That reality tempered celebrations over enactment of the civil union law, with many residents declaring that the measure stops short of providing full equality.
The schism came into view when Hickenlooper posted this message on March 12 on his Facebook.com page: “CivilUnions passes! Today, every Coloradan has equal rights.” The posting received almost 400 replies, including one that read: “equal rights? This is the ‘Jim Crow’ version of equal rights.”
Gay-rights advocates declined to comment on whether they will push a ballot initiative to overturn the marriage definition in the constitution. State law only lets fiscal initiatives appear on the ballot in odd-numbered years, so such a measure can’t qualify until 2014 at the earliest.
“We’re just concentrating on celebrating the victory,” said Brad Clark, executive director at Denver-based One Colorado, a group representing 25,000 gays and lesbians statewide. “In the meantime, the Supreme Court will weigh in on marriage for gay and lesbian couples; we’re focused on watching what happens with that.”
The nation’s high court is scheduled to start hearing two cases related to same-sex marriage on March 26 -- one on a ban in California and another on a federal law that blocks the government from recognizing such unions. A broad ruling in either case may affect Colorado, civil-rights scholars said.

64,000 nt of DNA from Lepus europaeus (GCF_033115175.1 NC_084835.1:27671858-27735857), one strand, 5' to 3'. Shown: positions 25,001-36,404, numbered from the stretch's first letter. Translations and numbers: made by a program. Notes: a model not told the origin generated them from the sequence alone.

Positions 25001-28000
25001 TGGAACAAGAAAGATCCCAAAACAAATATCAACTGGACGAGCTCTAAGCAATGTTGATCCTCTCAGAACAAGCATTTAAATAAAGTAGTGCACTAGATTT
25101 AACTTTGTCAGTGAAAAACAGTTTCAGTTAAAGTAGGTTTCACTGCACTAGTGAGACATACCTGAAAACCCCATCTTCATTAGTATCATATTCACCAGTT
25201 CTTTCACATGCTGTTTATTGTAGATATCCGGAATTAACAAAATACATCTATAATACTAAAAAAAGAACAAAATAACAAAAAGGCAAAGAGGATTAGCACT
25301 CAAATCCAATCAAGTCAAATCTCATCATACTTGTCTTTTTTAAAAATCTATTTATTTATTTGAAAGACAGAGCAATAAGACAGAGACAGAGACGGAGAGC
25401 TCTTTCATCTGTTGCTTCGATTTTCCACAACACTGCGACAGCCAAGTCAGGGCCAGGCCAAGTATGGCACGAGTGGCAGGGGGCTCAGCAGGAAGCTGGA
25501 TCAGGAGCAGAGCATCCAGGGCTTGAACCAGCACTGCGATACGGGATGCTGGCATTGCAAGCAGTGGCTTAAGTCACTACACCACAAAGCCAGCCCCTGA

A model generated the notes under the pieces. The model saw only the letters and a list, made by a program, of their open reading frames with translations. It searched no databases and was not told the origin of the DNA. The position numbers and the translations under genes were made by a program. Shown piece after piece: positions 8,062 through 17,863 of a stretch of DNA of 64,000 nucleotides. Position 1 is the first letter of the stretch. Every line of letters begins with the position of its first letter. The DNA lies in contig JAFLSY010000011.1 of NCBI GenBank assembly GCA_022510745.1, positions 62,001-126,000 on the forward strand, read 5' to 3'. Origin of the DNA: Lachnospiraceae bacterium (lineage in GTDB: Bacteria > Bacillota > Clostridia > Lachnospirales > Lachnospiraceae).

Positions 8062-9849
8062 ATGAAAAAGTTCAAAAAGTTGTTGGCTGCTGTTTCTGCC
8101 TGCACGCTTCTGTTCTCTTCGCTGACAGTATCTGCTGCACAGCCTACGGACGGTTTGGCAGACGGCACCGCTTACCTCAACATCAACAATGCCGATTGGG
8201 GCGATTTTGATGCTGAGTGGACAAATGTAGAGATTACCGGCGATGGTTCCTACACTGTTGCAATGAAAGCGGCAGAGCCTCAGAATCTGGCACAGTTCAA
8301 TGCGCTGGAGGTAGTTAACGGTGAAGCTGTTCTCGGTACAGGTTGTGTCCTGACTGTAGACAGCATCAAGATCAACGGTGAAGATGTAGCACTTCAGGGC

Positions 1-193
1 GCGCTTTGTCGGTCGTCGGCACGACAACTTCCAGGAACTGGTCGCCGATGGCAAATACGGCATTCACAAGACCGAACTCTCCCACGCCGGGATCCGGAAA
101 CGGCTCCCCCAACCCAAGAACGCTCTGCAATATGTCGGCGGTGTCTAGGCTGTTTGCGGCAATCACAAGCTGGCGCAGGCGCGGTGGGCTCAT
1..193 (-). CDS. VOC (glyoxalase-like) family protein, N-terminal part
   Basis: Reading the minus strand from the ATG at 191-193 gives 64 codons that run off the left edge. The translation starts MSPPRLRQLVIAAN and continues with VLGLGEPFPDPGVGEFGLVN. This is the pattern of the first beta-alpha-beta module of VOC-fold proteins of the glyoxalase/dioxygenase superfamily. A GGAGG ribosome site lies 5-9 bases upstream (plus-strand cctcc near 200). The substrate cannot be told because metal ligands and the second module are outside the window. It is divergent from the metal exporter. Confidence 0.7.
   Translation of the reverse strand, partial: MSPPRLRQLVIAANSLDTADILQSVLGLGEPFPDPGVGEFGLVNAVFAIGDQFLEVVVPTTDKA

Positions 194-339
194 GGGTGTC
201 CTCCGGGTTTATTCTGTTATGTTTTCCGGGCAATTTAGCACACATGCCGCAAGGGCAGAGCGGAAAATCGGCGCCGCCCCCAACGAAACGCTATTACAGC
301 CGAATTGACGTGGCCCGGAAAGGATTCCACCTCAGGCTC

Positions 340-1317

“Those two court cases may have a real influence on what happens in Colorado,” said Brian Powell, who teaches sociology at Indiana University in Bloomington. “If the Supreme Court moves toward a more liberal opinion, the public is likely to become even more favorable, or more receptive, to same-sex marriage.”
Reflecting the deep divide in Colorado over gay marriage, state Attorney General John Suthers, a Republican, joined 21 other attorneys general in urging the court to uphold the California ban.
Opponents of same-sex civil unions in Colorado said they fully expect advocates to push for gay marriage in the near future.
“Neither Colorado Democrats, nor the state’s LGBT population, view the civil union bill as anything but a milepost on the way to same-sex marriage,” said Bruce Hausknecht, a judicial analyst for Colorado Springs-based CitizenLink, a Christian-oriented family advocacy group.
The nationwide elections in November marked a watershed for gay rights, with same-sex marriage proponents winning at the ballot box for the first time. Maine voters made same-sex marriage legal, while in Maryland and Washington state, they rejected repealing such laws. The victories show that the ballot box is now an option for proponents, Powell said.
“Marriage-equality advocates would probably want change to happen as quickly as possible,” he said. “Time is on their side -- public opinion is moving toward recognition of same-sex couples -- this has been recognized in every state.”
To contact the reporter on this story: Jennifer Oldham in Denver at Joldham1@bloomberg.net
To contact the editor responsible for this story: Stephen Merelman in New York at email@example.com.